The spinal cord is a nervous tissue bundle from the medulla oblongata in the brainstem to the lumbar region, and the vertebral column protects it. The vertebral column consists of seven cervical, 12 thoracic, five lumbar, five sacral, and three to five coccygeal vertebrae. The cervical vertebrae are numbered C1 to C7 from the base of the skull to the thoracic vertebrae. The structure of C1, C2, and C7 have distinctive properties compared to C3 to C6. The anatomy of C3 to C6 consists of a central body, the pedicles anteriorly, lamina posteriorly completing a ring around the spinal cord. Motion is mainly posteriorly at the superior and inferior articular processes with the vertebral artery, vein, and sympathetic plexus running through anterior foramen transversarium of the transverse process.
C1 (atlas) connects the skull and spine mainly by ligamentous attachments. It has no body due to fusion with axis (C2) vertebrae which acts as a pivot for the atlas to rotate. The most distinctive feature of C2 vertebrae is the strong odontoid process (dens) that rises perpendicularly from the upper surface of the body. The body is deeper in front than behind, and prolonged downward anteriorly, so there is an overlap of the upper and front part of the third vertebra. C7 has a distinctive long and prominent spinous process, which is palpable from the skin surface. The transverse processes are larger in size. The upper surface of each has a shallow sulcus for the eighth cervical nerve.
A cervical disc separates each cervical vertebrae. The composition is of inner nucleus pulposus of mucoprotein gel and outer annulus fibrosus. This composition allows for flexibility and mobility of the cervical spine. There is increased the risk of injury in cervical spine compared to the more fixed thoracic spine.
Degenerative disc disease or acute disc herniation most commonly cervical disc injury. Degeneration of the disc occurs from a loss of water content leads to a decreased range of motion with susceptibility to facet joint disease.  Traumatic injuries caused by contact sports and automobile accidents which increase the risk of disc herniation.
Neck pain affects up to 15% of the population in the United States with cervical disc disease. In other words, 84 out of 100,000 people have neck pain. Cervical disc injuries due to disc herniation affect people in their thirties to forties due to disc herniation, and degenerative disc disease affects people older than 50 years of age.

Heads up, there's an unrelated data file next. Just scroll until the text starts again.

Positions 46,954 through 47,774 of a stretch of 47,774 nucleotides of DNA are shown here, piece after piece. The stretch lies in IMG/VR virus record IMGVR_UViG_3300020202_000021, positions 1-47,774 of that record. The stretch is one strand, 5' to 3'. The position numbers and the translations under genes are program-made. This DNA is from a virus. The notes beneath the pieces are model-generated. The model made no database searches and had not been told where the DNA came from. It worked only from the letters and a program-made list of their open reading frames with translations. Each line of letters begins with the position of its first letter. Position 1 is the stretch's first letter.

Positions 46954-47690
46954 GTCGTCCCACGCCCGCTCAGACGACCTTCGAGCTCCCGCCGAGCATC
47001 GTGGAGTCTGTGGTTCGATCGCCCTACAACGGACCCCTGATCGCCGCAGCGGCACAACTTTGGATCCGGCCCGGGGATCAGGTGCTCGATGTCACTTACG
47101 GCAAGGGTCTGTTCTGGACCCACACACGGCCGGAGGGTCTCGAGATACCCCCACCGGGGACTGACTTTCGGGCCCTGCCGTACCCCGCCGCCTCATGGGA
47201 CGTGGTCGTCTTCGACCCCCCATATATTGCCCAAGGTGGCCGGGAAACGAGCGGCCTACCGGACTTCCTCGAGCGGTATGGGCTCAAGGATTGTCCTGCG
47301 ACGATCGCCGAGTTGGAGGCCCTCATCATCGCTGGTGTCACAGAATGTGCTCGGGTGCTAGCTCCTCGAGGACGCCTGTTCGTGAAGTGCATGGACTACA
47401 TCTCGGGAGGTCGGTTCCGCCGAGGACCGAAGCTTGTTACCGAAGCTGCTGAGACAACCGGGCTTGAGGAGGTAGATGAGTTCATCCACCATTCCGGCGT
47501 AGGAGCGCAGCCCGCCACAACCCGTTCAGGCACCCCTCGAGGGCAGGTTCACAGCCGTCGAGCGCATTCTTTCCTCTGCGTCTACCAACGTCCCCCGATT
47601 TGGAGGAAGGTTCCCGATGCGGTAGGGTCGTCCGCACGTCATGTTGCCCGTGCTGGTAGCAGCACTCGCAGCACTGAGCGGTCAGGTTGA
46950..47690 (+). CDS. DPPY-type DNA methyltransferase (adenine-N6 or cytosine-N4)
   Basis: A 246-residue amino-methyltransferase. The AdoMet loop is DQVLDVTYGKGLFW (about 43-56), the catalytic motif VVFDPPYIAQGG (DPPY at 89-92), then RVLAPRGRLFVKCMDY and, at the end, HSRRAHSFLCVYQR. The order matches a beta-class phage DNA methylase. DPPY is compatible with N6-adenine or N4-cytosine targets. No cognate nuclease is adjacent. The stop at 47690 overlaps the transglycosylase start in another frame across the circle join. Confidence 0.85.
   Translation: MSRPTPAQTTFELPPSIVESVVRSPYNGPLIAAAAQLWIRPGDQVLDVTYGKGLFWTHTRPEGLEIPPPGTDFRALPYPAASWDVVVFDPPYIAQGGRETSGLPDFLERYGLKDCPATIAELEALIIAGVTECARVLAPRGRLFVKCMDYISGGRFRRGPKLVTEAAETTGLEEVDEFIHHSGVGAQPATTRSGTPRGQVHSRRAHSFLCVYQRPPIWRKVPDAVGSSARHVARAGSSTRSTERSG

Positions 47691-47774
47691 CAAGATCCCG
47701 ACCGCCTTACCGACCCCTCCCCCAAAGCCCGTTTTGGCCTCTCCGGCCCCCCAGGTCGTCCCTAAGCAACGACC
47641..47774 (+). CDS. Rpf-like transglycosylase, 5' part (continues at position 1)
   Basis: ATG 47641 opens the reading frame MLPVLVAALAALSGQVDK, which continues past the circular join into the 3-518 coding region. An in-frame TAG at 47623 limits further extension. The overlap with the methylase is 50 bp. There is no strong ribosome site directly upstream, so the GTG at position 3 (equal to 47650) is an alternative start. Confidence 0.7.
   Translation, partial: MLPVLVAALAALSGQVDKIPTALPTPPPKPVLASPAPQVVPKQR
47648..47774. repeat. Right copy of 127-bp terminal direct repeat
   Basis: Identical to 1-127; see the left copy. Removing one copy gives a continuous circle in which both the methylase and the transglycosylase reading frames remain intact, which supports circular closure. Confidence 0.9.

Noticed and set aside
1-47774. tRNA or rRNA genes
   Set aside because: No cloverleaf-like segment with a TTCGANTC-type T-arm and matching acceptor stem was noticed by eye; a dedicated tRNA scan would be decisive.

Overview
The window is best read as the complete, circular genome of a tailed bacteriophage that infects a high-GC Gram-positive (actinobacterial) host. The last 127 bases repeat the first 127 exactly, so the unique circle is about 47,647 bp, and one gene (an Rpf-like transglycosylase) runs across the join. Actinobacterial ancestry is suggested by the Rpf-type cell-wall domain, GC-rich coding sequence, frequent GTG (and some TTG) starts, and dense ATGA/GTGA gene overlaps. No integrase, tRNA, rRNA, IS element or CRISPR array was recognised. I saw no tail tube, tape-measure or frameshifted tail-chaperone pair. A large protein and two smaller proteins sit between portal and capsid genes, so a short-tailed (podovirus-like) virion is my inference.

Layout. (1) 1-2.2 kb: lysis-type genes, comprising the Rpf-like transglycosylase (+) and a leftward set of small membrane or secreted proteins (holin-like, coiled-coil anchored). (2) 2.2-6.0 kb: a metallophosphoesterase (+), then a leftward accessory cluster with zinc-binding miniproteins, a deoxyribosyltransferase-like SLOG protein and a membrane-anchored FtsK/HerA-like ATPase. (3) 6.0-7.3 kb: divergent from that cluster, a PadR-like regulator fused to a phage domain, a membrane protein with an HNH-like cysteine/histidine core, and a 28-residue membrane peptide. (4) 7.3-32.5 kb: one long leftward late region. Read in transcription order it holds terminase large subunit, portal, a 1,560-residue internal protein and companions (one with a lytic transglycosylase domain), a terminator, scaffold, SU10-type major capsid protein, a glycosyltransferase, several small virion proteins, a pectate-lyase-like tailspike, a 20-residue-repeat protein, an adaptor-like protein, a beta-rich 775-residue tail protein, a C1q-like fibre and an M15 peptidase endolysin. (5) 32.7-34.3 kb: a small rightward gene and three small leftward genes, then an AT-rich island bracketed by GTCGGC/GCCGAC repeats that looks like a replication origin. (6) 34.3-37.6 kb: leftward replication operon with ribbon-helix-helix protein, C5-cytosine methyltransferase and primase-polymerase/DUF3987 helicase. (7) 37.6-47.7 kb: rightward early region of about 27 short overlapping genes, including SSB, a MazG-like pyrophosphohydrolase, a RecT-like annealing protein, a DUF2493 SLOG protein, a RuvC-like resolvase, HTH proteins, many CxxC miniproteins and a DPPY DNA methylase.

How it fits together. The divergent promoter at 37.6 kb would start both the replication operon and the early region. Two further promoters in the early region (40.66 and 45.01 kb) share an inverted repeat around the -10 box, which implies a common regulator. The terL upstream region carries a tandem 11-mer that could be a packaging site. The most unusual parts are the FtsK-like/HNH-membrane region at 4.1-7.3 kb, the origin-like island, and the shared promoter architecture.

The chief complaint of patients with cervical disc injury is neck pain with or without radiation to arm and fingers. Practitioners should obtain a thorough pain history that includes the severity, onset, duration, and characteristic of the pain. Other important information includes relieving, aggravating, and associated factors. Other symptomology includes muscle spasm, a decrease in mobility, and associated numbness or radicular pain.
A detailed physical examination of sensory and motor neurological examination should be performed. The doctor should assess the range of motion (ROM). The severity of pain, spasms, or degeneration affects flexion, extension, right and left rotation, and lateral flexion.
Plain radiography is an initial and inexpensive method of evaluating the cervical spine for an osseous injury. In chronic disc degeneration, decreased disc height and osteophytes can be seen. There is a higher incidence of cervical cord injury demonstrated with the use of plain radiographs in the assessment of cervical spine stenosis. The Torg ratio is the sagittal canal/vertebral body ratio measured on cervical spine lateral radiographs. The normal value is 1.0. A ratio of 0.8 and below has been considered indicative of cervical spinal stenosis.
Magnetic resonance imaging is the best modality to assess cord compression and disc herniation. T2 weighted views are preferred. Findings include decreased disc height, reduced signal intensity, and spondylotic osteophytes.
Patients with equivocal studies may opt for a discography when conservative measures fail. Electrophysiological studies can be performed to evaluate and elucidate the nerve roots affected by injured cervical disc.
Pain relief is used to decrease the level of inflammation, allowing for physical therapy which includes segmental mobilization. Goals of therapy are to decrease pain, improve range of motion, strengthen muscles, and improve spinal biomechanics. Initial modes of pain relief are oral anti-inflammatory agents, as well as epidural injections. Depending on the severity of pain and the extent of pathology, medial bundle branch blocks or rhizotomies may be performed.